Editor: Please tell us about your background and experience.
Zaelke: I graduated from law school in 1983 with a progressive intention of becoming a renewable energy lawyer, and my goal was to focus on the private sector. There was a lot happening in the early 1980s with the development of wind farms in California and Department of Energy-backed projects elsewhere; however, due to the drop in oil prices and the change of the U.S. tax laws in the mid-eighties, these projects came to a halt.
In 1990, I teamed up with Akin Gump colleague Adam Umanoff, who was working on some of the surviving wind energy projects in California. This work continued in California and expanded to other parts of the country by the late 1990s. When the wind energy market finally began to grow again, I was one of a small handful of attorneys working in the renewable energy space. The wind industry really took off after General Electric bought Enron Wind Assets in 2002, and in the past ten years, the renewable industry – wind and solar – has been very strong.
In 2002, I joined the board of directors of the American Wind Energy Association (AWEA) and was able to participate in the industry’s growth, not just as a lawyer but also as a member of a trade association involved in policymaking decisions.
Through AWEA, I became involved and invested in AWEA’s educational program and frequently write and speak on the subject it covers. I served as president of AWEA in 2006-2007 and currently serve as chairman of AWEA’s Conference in Education Committee. During my time on AWEA’s Board, AWEA has grown in size and influence and is a very effective advocate for the industry.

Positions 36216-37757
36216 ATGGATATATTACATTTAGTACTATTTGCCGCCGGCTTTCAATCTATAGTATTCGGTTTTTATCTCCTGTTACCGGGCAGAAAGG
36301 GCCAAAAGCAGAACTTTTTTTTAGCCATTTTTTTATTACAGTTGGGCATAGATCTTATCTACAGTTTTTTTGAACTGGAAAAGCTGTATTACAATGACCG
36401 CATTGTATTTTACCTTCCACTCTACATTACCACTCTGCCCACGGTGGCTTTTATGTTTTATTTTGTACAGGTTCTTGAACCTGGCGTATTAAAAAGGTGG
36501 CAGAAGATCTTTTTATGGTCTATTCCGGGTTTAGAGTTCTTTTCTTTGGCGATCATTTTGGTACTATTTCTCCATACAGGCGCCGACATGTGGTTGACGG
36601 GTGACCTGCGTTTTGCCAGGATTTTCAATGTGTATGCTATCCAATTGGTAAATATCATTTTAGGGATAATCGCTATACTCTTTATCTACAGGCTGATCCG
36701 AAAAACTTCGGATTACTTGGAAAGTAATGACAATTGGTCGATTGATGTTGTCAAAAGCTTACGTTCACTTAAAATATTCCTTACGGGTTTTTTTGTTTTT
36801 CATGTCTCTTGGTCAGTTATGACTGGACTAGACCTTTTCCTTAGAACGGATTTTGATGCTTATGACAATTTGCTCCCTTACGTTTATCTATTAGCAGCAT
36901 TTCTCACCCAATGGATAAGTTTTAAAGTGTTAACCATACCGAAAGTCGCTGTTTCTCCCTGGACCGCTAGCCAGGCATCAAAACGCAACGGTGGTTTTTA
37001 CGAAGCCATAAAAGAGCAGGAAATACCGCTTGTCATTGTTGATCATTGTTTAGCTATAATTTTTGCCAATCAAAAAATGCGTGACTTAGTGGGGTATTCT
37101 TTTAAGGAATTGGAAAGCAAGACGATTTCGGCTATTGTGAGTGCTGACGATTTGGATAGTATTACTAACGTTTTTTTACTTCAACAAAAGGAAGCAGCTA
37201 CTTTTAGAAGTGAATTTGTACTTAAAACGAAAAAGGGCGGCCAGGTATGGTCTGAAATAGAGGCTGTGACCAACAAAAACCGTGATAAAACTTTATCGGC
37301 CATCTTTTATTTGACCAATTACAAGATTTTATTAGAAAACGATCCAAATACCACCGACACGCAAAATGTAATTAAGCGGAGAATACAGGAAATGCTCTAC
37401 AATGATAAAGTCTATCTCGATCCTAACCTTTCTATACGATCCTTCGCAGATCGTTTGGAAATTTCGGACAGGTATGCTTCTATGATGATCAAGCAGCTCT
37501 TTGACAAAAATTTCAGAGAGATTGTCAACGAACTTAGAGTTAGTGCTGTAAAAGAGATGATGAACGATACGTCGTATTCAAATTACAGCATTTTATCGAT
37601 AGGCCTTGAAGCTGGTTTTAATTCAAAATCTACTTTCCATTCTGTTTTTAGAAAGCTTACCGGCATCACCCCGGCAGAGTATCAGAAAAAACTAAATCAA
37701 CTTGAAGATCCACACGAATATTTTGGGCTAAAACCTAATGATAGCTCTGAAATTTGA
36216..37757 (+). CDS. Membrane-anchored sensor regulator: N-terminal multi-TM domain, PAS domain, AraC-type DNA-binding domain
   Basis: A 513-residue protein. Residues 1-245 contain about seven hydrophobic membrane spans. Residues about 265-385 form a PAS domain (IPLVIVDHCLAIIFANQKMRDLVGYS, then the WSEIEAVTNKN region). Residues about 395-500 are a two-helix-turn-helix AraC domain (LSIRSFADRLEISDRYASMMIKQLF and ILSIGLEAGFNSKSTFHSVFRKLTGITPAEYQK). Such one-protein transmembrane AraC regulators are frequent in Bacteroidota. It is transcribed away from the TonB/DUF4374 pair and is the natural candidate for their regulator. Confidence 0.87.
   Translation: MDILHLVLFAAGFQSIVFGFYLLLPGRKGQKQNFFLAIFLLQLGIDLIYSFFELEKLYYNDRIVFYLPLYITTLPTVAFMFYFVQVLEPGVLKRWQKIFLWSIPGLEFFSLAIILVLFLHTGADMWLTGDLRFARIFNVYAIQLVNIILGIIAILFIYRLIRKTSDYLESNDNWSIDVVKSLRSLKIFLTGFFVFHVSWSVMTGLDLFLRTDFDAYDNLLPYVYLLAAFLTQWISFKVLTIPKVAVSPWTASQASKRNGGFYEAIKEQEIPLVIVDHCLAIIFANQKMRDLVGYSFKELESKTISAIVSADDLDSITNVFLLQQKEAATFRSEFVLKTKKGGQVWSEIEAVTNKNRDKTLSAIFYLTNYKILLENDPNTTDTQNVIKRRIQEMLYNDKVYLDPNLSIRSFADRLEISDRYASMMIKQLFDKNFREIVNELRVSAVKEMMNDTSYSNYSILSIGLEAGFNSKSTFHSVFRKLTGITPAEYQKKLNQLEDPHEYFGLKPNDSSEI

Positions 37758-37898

Editor: Is green technology a viable direction for U.S. energy interests?
Zaelke: Green technology must play an expanding role in the U.S. energy mix. First, while certain economic interests may be at odds with efforts to control global warming, scientific evidence from respectable sources is clear. Global warming exists, and humans are causing it by our continued output of carbon dioxide and other carbon-based compounds into the atmosphere. With certainty, there will be negative consequences in the next 100 years unless we switch to green technology.
Second, the U.S. cannot continue to import a significant portion of our energy needs. We must rely more heavily on natural gas and green technologies to secure our energy future and decrease dependence on potentially hostile oil sources. There was a certain patriotic inspiration for the original decision to focus my practice on this industry – particularly after I witnessed the gasoline shortages in the mid-seventies.
Notwithstanding some setbacks, the wind industry has made great strides in the last ten years and shows promise to become a home-grown industry that is clean and commercially viable.
Editor: What are the key national and international trends in the renewable energy project field?